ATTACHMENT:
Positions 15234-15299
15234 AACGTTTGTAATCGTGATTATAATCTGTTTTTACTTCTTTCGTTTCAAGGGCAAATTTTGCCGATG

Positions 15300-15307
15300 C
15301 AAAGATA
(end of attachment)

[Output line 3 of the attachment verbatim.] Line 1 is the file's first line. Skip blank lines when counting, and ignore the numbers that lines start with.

Positions 15300-15307